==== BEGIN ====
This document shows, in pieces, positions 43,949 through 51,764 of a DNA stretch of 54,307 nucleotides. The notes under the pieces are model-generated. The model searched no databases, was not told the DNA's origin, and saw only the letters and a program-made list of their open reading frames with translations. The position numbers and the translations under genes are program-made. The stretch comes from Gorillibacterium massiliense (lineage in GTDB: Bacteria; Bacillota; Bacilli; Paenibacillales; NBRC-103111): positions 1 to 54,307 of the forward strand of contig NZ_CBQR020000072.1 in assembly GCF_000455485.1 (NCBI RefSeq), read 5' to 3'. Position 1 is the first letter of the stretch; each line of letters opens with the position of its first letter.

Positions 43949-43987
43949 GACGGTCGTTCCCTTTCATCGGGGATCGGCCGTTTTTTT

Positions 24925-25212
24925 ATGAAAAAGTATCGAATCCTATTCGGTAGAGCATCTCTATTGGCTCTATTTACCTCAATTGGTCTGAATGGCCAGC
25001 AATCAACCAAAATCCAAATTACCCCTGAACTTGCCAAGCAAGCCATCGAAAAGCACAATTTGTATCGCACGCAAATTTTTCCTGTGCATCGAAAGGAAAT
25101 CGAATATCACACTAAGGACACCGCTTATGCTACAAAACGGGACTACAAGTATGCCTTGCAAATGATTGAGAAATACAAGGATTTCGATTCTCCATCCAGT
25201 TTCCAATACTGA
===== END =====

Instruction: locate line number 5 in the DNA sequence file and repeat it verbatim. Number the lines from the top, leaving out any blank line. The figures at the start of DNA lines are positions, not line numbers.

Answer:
24925 ATGAAAAAGTATCGAATCCTATTCGGTAGAGCATCTCTATTGGCTCTATTTACCTCAATTGGTCTGAATGGCCAGC